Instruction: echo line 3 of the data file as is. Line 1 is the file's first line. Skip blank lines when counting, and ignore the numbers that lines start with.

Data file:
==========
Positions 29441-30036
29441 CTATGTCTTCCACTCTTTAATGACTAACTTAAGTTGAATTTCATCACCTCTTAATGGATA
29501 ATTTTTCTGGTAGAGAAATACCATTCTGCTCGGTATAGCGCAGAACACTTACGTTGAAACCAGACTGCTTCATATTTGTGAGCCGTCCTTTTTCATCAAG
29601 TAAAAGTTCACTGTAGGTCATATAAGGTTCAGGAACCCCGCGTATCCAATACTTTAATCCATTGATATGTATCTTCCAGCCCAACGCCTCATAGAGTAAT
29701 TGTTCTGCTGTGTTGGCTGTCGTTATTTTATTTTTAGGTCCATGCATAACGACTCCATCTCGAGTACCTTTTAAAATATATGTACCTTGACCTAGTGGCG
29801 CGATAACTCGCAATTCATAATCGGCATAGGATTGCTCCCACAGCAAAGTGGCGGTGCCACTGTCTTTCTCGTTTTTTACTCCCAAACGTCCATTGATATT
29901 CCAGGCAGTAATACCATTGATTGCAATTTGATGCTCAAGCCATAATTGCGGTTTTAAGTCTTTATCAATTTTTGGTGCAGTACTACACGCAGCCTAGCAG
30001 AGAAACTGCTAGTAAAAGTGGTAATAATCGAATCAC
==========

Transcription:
29501 ATTTTTCTGGTAGAGAAATACCATTCTGCTCGGTATAGCGCAGAACACTTACGTTGAAACCAGACTGCTTCATATTTGTGAGCCGTCCTTTTTCATCAAG